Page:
Jean Dujardin (the star of The Artist and Oscar nominee), stars as Hubert Bonisseur de La Bath , alias OSS 117, a french “Bond” who foils Nazis, bed’s beautiful women, and in the end brings peace to the Middle East. No small feat. Tonally this is closer to the David Niven/Peter Sellers Casino Royal than the Austin Powers movies in that it is overtly tongue in cheek but it feels more like an homage to 007 and In Like Flint than a movie that is making fun of those films. It is a French movie and as is often the case, particularly with comedies, not everything translates well, but a lot of it does and this is definitely worth checking out (as is it’s sequel OSS 117: Lost in Rio, also available on Netflix).
8. Red Scorpion (1988)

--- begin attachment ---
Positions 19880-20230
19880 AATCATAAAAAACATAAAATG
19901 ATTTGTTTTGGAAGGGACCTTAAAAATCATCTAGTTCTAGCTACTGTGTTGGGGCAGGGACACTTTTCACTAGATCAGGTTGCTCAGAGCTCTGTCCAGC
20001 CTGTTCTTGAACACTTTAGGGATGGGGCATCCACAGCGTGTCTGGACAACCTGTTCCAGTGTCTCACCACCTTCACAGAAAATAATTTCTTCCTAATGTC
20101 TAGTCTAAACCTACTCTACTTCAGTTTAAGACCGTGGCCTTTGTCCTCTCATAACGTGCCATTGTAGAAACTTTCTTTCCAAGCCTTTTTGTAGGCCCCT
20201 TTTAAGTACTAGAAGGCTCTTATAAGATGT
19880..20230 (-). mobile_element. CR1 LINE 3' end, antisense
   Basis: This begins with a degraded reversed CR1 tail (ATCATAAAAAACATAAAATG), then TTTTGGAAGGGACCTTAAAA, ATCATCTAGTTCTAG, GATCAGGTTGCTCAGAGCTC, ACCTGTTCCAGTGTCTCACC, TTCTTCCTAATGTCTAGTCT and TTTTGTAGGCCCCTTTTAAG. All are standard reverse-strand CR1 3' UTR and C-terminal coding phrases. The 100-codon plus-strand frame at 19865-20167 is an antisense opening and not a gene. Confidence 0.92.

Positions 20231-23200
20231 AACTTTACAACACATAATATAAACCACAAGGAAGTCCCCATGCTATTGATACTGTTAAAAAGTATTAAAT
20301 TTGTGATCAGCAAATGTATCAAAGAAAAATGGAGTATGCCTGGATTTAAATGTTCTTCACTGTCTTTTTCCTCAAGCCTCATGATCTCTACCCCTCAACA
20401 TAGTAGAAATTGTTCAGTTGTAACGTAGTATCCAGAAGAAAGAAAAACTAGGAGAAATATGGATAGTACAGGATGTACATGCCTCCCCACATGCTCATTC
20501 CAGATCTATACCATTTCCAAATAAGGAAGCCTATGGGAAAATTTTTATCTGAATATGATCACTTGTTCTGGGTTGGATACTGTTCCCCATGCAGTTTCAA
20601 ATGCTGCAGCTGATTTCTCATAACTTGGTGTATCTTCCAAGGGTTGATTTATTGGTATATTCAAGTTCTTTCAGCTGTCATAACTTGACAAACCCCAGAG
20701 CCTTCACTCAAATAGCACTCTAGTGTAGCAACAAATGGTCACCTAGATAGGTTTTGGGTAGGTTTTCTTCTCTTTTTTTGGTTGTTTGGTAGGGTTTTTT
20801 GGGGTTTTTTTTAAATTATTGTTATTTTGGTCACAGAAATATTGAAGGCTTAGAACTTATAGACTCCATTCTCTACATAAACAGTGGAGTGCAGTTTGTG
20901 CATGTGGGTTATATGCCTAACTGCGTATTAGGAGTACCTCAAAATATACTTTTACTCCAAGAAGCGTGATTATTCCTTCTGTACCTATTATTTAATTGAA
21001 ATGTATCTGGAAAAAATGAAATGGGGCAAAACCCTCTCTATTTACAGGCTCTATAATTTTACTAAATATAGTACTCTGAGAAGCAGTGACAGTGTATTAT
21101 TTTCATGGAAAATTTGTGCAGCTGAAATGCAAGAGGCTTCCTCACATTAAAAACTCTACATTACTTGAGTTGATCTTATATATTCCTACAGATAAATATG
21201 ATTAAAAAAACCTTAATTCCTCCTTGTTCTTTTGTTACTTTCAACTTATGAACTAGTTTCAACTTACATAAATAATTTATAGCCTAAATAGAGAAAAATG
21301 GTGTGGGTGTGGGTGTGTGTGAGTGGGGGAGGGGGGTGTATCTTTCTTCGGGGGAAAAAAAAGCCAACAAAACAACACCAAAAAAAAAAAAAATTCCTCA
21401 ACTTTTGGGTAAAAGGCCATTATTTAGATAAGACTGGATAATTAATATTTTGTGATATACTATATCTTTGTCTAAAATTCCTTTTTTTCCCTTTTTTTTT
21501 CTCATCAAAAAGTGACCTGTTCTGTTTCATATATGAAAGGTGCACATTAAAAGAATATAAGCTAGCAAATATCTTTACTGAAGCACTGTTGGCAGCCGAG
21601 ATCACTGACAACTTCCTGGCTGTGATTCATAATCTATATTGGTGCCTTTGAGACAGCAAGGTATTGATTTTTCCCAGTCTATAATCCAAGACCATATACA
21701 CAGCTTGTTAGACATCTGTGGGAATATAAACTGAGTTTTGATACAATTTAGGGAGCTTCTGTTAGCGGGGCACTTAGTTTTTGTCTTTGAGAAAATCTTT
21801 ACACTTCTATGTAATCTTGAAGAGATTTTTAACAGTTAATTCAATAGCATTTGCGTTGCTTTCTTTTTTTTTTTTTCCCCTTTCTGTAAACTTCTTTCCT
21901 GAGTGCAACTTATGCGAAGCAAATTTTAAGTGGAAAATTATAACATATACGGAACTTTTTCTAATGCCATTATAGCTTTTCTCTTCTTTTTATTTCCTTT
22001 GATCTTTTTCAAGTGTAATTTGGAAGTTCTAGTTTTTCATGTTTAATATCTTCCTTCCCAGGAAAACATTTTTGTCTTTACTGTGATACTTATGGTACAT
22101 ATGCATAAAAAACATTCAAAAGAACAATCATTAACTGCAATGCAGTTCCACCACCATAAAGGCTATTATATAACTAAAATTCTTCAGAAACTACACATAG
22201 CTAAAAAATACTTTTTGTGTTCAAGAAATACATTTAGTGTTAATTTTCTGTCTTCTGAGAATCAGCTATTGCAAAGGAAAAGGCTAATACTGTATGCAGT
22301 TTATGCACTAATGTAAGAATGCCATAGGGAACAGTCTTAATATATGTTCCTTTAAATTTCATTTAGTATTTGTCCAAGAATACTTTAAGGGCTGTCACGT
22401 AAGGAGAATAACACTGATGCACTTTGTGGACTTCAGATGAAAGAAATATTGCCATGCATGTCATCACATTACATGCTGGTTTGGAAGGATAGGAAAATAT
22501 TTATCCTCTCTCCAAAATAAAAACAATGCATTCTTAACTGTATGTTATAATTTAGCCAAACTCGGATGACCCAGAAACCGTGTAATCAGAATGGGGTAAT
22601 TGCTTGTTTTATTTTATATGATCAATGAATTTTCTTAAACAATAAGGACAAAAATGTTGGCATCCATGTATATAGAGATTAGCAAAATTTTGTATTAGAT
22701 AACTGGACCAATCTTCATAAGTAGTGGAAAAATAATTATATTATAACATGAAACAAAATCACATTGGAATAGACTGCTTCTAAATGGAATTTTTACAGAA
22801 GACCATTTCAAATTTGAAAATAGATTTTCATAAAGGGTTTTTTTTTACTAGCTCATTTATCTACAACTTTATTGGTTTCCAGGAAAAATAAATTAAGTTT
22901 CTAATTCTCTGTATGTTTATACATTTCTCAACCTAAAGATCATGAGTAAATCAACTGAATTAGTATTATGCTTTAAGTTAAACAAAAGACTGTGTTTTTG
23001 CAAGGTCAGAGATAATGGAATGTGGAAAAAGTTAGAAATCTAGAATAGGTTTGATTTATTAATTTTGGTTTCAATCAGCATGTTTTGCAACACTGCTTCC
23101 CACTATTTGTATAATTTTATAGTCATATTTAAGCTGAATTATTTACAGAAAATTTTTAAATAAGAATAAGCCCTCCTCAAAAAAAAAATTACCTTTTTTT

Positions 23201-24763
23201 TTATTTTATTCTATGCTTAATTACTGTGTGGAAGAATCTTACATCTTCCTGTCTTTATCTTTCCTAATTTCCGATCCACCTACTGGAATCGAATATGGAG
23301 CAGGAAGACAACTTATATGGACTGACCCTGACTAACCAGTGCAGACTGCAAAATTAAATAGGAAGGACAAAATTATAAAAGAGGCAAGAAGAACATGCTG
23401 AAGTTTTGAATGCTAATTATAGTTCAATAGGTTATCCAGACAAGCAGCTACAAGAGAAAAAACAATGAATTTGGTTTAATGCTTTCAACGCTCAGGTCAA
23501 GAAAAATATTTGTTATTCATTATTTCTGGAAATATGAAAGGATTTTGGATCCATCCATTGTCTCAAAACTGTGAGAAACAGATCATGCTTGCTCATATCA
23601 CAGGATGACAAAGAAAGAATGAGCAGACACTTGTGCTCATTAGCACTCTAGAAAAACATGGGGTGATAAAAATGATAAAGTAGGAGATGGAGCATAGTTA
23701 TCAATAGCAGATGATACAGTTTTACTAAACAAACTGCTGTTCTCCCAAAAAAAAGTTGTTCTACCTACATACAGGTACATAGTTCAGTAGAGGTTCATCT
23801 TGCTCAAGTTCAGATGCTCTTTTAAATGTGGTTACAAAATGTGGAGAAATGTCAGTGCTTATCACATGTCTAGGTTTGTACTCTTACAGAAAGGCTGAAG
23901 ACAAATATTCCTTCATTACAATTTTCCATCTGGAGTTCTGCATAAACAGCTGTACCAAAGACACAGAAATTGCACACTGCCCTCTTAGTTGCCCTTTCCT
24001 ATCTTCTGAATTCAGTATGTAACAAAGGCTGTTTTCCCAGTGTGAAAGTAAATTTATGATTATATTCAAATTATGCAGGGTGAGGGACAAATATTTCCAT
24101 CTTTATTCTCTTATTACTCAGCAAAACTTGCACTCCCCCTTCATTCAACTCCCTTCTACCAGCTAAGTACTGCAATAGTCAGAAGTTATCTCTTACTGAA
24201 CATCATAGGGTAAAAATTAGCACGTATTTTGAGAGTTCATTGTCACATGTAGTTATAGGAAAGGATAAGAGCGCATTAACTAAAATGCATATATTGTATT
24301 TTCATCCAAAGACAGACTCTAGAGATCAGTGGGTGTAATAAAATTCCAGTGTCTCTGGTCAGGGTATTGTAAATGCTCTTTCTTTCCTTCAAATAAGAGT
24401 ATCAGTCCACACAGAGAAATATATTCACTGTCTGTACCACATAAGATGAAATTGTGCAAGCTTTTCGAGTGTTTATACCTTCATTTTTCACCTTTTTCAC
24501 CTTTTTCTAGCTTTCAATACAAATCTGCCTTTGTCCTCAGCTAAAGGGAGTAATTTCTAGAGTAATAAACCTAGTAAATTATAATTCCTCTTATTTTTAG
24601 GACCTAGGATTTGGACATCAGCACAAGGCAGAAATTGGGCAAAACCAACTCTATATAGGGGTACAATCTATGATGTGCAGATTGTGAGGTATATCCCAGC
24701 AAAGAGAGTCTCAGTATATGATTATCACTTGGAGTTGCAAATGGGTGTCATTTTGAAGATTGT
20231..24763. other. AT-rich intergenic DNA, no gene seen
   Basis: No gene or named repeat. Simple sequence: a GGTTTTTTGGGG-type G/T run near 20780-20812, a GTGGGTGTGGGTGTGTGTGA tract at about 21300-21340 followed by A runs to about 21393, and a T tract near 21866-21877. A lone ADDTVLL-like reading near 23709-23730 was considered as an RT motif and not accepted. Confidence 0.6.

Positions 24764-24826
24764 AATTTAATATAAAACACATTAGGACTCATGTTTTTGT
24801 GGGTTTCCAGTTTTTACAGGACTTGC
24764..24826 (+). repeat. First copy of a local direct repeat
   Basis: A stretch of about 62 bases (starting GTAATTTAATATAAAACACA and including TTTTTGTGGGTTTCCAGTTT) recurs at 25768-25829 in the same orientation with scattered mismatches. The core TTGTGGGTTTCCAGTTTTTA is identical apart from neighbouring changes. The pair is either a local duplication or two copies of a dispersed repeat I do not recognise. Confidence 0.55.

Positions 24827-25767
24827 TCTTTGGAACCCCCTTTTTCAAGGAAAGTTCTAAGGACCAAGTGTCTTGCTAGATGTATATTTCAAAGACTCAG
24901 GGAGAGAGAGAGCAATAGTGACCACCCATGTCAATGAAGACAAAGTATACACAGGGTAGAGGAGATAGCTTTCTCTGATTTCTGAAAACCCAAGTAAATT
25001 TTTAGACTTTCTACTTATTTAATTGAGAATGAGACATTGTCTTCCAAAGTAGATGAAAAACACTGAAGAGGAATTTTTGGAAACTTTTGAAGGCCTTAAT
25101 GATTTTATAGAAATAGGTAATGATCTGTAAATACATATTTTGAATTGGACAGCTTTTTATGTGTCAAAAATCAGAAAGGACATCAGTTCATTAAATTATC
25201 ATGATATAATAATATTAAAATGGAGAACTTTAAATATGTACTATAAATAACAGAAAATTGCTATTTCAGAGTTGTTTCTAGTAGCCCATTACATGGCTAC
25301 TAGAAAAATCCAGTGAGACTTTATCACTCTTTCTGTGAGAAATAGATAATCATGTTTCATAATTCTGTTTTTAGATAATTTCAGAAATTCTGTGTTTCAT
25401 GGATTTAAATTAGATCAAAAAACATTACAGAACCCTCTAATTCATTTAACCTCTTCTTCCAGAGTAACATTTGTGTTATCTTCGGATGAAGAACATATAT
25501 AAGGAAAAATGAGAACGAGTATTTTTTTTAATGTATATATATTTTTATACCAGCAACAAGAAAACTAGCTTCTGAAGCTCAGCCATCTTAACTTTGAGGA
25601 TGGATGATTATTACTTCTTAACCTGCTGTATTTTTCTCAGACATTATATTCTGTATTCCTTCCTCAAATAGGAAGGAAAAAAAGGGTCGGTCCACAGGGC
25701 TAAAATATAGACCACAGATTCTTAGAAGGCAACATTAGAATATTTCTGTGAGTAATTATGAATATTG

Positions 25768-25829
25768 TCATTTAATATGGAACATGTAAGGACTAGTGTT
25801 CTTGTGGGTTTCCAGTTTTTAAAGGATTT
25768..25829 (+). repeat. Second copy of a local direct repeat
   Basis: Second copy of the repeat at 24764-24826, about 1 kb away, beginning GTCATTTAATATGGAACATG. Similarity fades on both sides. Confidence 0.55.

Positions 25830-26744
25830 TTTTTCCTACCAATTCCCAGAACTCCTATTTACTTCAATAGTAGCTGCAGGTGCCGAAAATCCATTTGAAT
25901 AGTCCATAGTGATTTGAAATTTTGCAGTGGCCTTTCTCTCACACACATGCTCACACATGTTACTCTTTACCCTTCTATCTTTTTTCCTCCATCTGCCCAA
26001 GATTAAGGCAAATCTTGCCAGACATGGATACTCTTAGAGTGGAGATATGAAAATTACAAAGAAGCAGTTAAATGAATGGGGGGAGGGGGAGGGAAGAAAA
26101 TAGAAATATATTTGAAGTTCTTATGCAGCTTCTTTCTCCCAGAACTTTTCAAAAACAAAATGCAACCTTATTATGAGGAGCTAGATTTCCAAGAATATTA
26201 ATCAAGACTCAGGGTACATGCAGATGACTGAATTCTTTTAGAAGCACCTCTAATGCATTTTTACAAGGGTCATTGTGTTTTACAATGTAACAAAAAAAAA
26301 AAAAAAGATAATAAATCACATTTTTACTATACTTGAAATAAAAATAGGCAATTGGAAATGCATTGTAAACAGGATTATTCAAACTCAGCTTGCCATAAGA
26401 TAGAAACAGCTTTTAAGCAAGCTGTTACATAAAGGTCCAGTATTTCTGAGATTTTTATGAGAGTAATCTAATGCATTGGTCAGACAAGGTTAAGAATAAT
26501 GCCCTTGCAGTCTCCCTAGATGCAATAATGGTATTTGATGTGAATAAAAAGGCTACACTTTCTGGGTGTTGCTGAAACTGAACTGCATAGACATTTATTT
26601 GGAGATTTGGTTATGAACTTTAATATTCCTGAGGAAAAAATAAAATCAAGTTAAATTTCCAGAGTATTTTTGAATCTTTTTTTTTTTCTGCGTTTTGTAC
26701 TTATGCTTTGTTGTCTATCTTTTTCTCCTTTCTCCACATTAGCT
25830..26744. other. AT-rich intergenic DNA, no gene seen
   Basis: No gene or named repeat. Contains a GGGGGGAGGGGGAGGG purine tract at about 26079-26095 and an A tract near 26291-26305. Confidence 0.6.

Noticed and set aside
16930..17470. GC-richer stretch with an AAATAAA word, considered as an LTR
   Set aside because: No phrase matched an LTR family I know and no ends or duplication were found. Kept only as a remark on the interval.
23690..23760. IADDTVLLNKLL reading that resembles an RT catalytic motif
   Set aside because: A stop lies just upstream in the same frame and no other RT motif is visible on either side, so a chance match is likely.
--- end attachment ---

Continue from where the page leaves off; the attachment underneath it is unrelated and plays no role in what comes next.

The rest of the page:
A seemingly cold hearted KGB agent is sent to Africa to assassinate an anti-communist leader but miraculously has a change of heart when he sees what his countrymen and their Cuban allies (I’m
surprised they didn’t just throw the Chinese in too so they could cover all of the communist countries) are doing to the locals (hint: nothing nice). I don’t want to spoil anything else because you’ll never be able to guess where a Dolph Lungren action movie from 1988 is going, but I will tell you this, there is a scorpion involved. Sure this movie feels like it was written for Arnold and the settled for Dolph, but it feels oddly better for it. A pure 1980’s action movie, and I mean that as a good thing.
7. Haywire (2011)